When we talk about a file type, what we mean is “what kind of file is it?  Is it a picture, a document, a spreadsheet, a video, a music file or a program?  How do we know what type of file it is?  By what’s called a “file extension”.  This is the series of 3-4 letters that come after the “dot” in the file name, for example:

File1.jpg is a picture, signified by the “jpg”.

File2.mp3 is a music file, signified by the “mp3”.

File3.docx is a Word document, signified by the “docx”.

File4.exe is a program, signified by the “exe’.

File5.bin is also a program.

The main takeaway here is to recognize programs, as these are the only things that can be a virus or spyware threat.  The file extension for most programs is exe, which stands for “executable file”.  They can also be bin or bat files, but these are far less common.  Now you have a good understanding of the subject..

Okay so now you know this.  Are you safe yet?  No!  Why?  Because by default, Windows is configured not to show the file extensions.  This was a very stupid move by Microsoft.  They argue that this make things less confusing for the end users.  We highly recommend that you turn this feature on.  How do you do this?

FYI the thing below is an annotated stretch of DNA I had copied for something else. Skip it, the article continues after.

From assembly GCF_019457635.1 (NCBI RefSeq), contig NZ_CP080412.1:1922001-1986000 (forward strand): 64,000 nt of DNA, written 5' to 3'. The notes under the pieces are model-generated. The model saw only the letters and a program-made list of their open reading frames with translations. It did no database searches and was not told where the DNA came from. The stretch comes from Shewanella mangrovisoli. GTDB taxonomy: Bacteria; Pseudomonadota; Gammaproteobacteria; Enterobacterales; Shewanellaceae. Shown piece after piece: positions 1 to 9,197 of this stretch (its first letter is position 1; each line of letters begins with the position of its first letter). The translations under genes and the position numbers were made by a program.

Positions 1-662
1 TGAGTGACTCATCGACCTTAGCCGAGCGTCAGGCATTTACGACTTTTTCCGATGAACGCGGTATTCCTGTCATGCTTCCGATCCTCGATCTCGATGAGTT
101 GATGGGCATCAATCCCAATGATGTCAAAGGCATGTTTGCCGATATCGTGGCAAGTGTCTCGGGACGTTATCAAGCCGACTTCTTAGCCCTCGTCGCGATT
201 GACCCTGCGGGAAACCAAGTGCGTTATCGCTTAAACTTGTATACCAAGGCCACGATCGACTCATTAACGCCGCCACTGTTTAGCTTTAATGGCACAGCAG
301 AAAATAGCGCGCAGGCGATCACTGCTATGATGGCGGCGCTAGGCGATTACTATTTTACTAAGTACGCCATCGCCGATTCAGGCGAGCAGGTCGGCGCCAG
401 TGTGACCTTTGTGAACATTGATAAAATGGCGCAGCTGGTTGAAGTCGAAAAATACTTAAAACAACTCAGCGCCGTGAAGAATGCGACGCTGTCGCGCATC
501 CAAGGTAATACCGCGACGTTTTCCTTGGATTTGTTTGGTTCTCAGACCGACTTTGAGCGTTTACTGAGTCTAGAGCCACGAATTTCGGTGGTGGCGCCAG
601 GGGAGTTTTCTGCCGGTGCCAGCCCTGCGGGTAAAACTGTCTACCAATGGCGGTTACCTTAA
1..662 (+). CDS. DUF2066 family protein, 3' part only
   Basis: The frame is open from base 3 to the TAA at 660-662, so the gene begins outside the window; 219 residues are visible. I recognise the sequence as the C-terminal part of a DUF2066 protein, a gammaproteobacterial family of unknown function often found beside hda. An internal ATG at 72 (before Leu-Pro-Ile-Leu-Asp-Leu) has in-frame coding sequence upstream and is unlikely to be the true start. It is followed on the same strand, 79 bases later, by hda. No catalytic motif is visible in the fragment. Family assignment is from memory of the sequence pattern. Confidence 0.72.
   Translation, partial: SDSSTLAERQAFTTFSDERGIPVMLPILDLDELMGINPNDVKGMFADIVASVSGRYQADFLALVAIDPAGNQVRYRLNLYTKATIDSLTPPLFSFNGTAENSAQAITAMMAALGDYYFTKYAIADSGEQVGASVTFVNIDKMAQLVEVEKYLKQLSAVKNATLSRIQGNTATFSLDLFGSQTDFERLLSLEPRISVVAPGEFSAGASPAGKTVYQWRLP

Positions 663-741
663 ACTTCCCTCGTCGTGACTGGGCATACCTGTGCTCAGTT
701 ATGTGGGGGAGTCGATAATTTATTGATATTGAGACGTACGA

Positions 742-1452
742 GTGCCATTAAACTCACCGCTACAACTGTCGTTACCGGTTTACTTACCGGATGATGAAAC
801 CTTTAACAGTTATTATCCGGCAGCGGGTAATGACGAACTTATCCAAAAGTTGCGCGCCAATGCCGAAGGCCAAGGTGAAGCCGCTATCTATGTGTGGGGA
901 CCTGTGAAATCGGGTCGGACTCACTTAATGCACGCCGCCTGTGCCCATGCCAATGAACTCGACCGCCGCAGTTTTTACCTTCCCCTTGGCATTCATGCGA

Go to the “Control Panel” and look for an item called “Folder Options”.  Open this and you’ll see a tabbed window open up.  Click on the “View” tab and find an item called “Hide extensions for known file types”.  Uncheck the box next to it, and click OK.  If it’s already unchecked, leave it that way.  Now you’re a little safer.

So how do you use this knowledge to protect yourself?  When you see a file attached to an email, or are led to one by hitting a link to download something, you can now see if the file is truly what you were led to believe it is.  If you were led to think it was a cool picture, or a nice song, make sure the file extension is not exe, bin or bat.  If it is, you’ll know you were being misled and get out of there fast!

What the hackers do is fool you by naming a music file for example, as “CoolSong.mp3.exe.  If you had the file extensions turned off, you’d only see the name “CoolSong.mp3”, and you’d think it was a song.  Launch it and whack, the program runs and you’re infected!  Sneaky, eh?  This trick was very common with the free music download programs, like Lime Wire.  I can’t tell you how many customers of ours got infected this way.

That’s it for this post.  We’ll be posting more good articles on computer issues soon, so stay tuned.

As always, we welcome you to learn more about our company.  Please visit our Website or Facebook page.  Thanks!